What Are the Education Requirements to Be an Industrial Psychologist?
Industrial psychologists (aka industrial/organizational psychologists) use psychological theories, strategies, and research methods to help better the quality of life for workers in their professional workplaces. Entrance into this career typically requires a master's degree in industrial psychology. Read on to find out more about the educational requirements for industrial psychologists.
Education Requirements to Become an Industrial Psychologist
Industrial-organizational psychologists examine the efficiency of employees in the workplace. They apply psychological strategies to improve the organization's procedures, policies and the workplace environment. For certification, individuals must earn a graduate degree, but a bachelor's degree in industrial-organizational psychology is a good place to begin.
Important Facts About this Field of Study
|Concentrations||Industrial-organizational resources, organizational development and consultation, conflict management|
|Possible Careers||Public relations specialist, research investigator, case manager, organizational consulting manager, personnel administrator|
|Continuing Education||Available; sample courses include Relationship and Work Counseling, Psychology in the Corporate World|
|Online Availability||Several programs available entirely online|
|Mean Annual Wage||$109,030 May 2018|
|Job Outlook||11.6 % Rise from 2016 - 2026|
Source: U.S. Bureau of Labor Statistics
Enrolling in a master's degree program requires you to earn a bachelor's degree. Generally, you can major in any subject, but pursuing a bachelor's degree in psychology can be helpful in fulfilling prerequisites. Some master's degree programs only require the completion of undergraduate courses in industrial/organizational psychology and statistics, while others can require multiple undergraduate psychology courses. Some programs also require work experience in a human resources management or supervisory position.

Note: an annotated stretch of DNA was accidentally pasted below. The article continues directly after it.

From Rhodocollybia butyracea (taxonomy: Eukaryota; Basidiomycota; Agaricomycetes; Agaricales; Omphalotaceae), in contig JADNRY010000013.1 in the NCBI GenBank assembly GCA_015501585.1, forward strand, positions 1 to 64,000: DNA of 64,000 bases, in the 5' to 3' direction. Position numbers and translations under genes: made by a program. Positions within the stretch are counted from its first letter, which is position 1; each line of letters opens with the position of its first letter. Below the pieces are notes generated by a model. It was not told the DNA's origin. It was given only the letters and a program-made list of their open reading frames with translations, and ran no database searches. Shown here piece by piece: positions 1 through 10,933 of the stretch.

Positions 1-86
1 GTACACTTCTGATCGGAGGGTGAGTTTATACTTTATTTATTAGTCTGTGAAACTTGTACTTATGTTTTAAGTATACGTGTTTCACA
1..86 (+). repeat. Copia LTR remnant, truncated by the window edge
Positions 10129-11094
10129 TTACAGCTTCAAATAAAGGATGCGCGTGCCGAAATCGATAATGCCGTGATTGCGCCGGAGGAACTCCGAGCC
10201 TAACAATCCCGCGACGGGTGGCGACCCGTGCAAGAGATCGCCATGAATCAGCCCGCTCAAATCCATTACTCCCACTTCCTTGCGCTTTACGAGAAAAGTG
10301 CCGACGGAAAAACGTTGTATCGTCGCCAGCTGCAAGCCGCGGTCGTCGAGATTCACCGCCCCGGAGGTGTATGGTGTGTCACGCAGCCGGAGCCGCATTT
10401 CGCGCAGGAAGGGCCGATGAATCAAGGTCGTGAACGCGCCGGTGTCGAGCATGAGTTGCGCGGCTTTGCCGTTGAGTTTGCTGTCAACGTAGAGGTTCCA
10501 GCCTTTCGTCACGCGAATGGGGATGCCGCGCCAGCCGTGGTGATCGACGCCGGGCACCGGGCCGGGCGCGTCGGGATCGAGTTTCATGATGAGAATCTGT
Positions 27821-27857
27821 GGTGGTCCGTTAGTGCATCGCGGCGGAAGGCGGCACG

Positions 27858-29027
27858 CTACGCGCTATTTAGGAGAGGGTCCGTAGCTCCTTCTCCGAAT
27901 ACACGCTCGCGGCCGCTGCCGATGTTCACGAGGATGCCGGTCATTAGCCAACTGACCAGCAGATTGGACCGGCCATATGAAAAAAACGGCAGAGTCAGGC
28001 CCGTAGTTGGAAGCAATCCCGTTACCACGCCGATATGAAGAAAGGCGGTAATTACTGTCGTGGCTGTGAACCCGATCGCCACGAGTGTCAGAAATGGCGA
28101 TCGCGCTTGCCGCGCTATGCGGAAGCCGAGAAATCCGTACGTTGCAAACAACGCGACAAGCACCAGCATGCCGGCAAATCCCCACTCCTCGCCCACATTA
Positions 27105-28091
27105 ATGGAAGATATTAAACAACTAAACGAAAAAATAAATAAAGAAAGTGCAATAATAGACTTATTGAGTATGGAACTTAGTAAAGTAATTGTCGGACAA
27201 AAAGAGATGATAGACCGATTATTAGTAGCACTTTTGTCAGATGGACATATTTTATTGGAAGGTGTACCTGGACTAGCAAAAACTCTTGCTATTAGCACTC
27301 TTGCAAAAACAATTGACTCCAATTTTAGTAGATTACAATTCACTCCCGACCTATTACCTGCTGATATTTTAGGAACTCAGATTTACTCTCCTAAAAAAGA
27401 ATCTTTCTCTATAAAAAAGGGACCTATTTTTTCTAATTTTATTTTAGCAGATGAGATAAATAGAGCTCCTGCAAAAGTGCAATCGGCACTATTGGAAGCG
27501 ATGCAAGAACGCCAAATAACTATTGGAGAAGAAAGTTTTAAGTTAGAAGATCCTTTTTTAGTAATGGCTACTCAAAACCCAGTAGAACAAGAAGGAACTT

Most master's degree programs in industrial/organizational psychology take at least two years to complete. The coursework covers topics such as personnel selection and training, theories of effective leadership, organizational development, research methods, and psychometric strategies. Most degree programs require a thesis project, but some offer non-thesis program options. If you require a flexible schedule, some programs are available entirely online.
Continuing Education and Licensing
Although a master's degree is the minimum education requirement for industrial/organizational psychologists, you could also go on to complete a doctoral degree in industrial/organizational psychology. Receiving your doctorate allows you to seek state licensure, although this is generally not required to work as an industrial/organizational psychologist. According to the Society for Industrial and Organizational Psychology, Inc., only 21% of full-time practitioners reported being licensed (www.siop.org), as of 2008. Depending on your state, you may need to participate in continuing education to maintain your license.
A doctoral degree and license is required if you want to earn optional board certification in your specialty from the American Board of Professional Psychology (ABPP). The ABPP offers certification in a number of different specialties, including organizational and business consulting psychology. To earn certification in this specialty, you'll also need to complete an internship or equivalent post-doctoral experience, as well as participate in continuing education. After meeting eligibility requirements, you may take an oral examination to earn certification (www.abpp.org).